4 Phosphorous 32 Isotope Safety Data Sheet Maximum: 1,710 kev; Average: 695 kev Half-Life [T ½ ] : Physical T ½ : days 286,500 Ci/g [10,600 TBq/g] max. Beta Range: Air: 610 cm [240 inches; 20 feet] Water/Tissue: 0.76 cm [0.33 inches] Plastic: 0.61 mm [3/8 inches] Bone [soluble 32 P]; Lung [Inhalation]; GI Tract [Ingestion - insoluble compounds] External Exposure [unshielded dose rate at 1 mci 32 P vial mouth: approx. 26 rems/hr], Internal Exposure & Contamination Shield 32 P with 3/8 inch Plexiglas or equivalent low-atomic number material and monitor for Bremsstrahlung. Additional shielding may be needed. The accessible dose rate should be background or ALARA, but must be < 1 mrem/hr. Always wear personal radiation dosimeters [body & ring] whenever handling 32 P. The need for internal radiation monitoring will be determined by the RSO, as per Radiation Safety Manual. Portable Survey Meters: Geiger-Mueller Beta Scintillator Wipe Test: Liquid Scintillation Counting is an acceptable method for counting 32 P wipe tests Store 32 P (including waste) behind Plexiglas shielding [3/8 inch thick]; survey (with GM meter) to check adequacy of shielding (accessible dose rate < 2 mrems/hr; should be background); apply lead [Pb] shielding outside Plexiglas if needed Use 3/8 inch Plexiglas shielding to minimize exposure while handling 32 P Use tools [e.g. Beta Blocks] to handle 32 P sources and contaminated objects; avoid direct hand contact Always have a portable survey meter present and turned on when handling 32 P In general, 32 P should not be an airborne contaminant hazard unless aerosolized or made volatile.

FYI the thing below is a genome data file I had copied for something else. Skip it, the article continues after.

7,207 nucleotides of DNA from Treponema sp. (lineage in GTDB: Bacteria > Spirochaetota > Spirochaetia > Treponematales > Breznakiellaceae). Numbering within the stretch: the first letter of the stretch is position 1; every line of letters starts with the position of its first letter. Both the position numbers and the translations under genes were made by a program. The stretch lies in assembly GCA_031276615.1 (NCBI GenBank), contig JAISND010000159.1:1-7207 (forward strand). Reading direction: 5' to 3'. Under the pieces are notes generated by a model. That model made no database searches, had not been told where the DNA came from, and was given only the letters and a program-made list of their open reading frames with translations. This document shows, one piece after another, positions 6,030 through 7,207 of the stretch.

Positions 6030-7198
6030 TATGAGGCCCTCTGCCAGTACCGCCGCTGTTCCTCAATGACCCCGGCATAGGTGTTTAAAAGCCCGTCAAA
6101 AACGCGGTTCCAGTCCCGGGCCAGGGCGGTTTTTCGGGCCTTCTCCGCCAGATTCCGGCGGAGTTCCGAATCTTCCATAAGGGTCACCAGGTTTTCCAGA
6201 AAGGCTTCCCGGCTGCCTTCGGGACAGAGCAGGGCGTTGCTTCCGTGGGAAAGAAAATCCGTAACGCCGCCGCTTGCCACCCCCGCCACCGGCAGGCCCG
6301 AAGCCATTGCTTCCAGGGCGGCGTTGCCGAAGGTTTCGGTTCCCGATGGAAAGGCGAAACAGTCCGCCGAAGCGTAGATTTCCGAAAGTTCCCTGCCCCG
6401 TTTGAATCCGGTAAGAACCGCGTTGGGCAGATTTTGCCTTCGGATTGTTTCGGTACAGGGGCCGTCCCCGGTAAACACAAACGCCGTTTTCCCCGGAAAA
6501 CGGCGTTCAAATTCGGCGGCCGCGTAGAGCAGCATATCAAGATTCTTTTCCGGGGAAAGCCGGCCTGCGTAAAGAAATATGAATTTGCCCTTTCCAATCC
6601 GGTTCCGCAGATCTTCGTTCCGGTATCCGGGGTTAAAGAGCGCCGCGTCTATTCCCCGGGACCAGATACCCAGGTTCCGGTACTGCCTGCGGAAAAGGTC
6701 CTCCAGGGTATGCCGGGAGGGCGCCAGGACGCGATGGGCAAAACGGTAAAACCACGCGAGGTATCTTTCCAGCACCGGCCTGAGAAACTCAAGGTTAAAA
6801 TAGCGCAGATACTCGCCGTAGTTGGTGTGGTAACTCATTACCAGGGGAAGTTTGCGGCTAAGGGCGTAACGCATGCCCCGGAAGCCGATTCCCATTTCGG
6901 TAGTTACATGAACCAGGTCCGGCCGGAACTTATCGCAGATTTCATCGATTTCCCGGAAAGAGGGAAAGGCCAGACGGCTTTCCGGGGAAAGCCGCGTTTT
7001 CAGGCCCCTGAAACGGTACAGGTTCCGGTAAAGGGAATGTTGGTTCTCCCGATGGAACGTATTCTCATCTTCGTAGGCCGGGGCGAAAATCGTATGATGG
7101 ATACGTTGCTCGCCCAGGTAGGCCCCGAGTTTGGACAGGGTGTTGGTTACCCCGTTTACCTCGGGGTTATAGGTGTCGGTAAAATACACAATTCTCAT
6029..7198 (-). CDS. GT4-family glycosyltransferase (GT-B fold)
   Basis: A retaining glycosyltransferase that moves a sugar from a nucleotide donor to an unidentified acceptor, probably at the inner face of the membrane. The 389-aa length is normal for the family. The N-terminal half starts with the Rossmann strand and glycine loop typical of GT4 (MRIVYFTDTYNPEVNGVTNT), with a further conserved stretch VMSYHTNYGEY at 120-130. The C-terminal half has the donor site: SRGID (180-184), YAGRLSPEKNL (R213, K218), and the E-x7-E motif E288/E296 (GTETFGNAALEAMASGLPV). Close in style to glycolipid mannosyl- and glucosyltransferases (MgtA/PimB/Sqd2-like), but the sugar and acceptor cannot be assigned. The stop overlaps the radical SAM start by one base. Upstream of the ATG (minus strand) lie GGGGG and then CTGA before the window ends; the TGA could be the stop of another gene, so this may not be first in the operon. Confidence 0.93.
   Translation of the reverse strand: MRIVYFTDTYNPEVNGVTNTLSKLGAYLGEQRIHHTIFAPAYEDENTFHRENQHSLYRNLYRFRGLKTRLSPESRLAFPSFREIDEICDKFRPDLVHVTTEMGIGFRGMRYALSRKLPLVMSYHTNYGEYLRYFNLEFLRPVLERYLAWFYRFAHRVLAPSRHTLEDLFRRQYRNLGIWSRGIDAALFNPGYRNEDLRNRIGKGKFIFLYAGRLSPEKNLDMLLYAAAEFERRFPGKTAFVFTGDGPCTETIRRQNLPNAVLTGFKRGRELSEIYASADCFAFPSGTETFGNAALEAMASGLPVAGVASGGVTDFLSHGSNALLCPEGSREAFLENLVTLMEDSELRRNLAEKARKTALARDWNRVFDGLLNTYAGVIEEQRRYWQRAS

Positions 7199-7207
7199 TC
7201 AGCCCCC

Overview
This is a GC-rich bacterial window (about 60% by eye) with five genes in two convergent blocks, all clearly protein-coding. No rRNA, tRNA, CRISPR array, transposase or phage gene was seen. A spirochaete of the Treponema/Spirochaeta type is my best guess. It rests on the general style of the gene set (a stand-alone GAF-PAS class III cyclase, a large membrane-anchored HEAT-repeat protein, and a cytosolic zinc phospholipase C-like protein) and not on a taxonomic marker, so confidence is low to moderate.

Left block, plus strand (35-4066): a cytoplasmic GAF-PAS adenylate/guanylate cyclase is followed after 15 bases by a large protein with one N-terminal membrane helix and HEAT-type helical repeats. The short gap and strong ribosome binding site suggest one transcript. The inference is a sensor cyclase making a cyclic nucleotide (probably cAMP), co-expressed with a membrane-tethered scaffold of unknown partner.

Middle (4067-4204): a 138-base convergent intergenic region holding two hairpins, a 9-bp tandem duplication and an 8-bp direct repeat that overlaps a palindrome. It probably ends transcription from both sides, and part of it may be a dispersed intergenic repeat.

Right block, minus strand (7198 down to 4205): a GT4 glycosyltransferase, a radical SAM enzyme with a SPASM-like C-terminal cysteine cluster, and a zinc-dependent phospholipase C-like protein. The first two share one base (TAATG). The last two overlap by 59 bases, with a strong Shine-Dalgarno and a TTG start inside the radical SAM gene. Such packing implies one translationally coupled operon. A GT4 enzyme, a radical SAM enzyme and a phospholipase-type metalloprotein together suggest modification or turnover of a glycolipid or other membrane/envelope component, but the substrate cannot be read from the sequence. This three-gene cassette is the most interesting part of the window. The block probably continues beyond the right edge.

5 Phosphorous 33 Isotope Safety Data Sheet Maximum: kev; Average: 76.4 kev Half-Life [T ½ ] : Physical T ½ : 25.3 days 156,000 Ci/g [5,780 TBq/g] max. Beta Range: Air: 50 cm [~ 20 inches] Water/Tissue: 0.06 cm [0.024 inches] Plastic: 0.05 cm [0.02 inches] Bone [soluble 33 P]; Lung [Inhalation]; GI Tract [Ingestion insoluble compounds] External Exposure - mci quantities not considered an external hazard Internal Exposure & Contamination Primary concern None required - mci quantities not an external radiation hazard Personnel dosimeters are needed when working with 33 P (maximum beta energy is >200 kev). The need for internal radiation monitoring will be determined by the RSO, as per Radiation Safety Manual. Portable Survey Meters: Geiger-Mueller Beta Scintillator Wipe Test: Liquid Scintillation Counting works well for counting 33 P wipe tests In general, 33 P should not be an airborne contaminant hazard unless aerosolized or made volatile.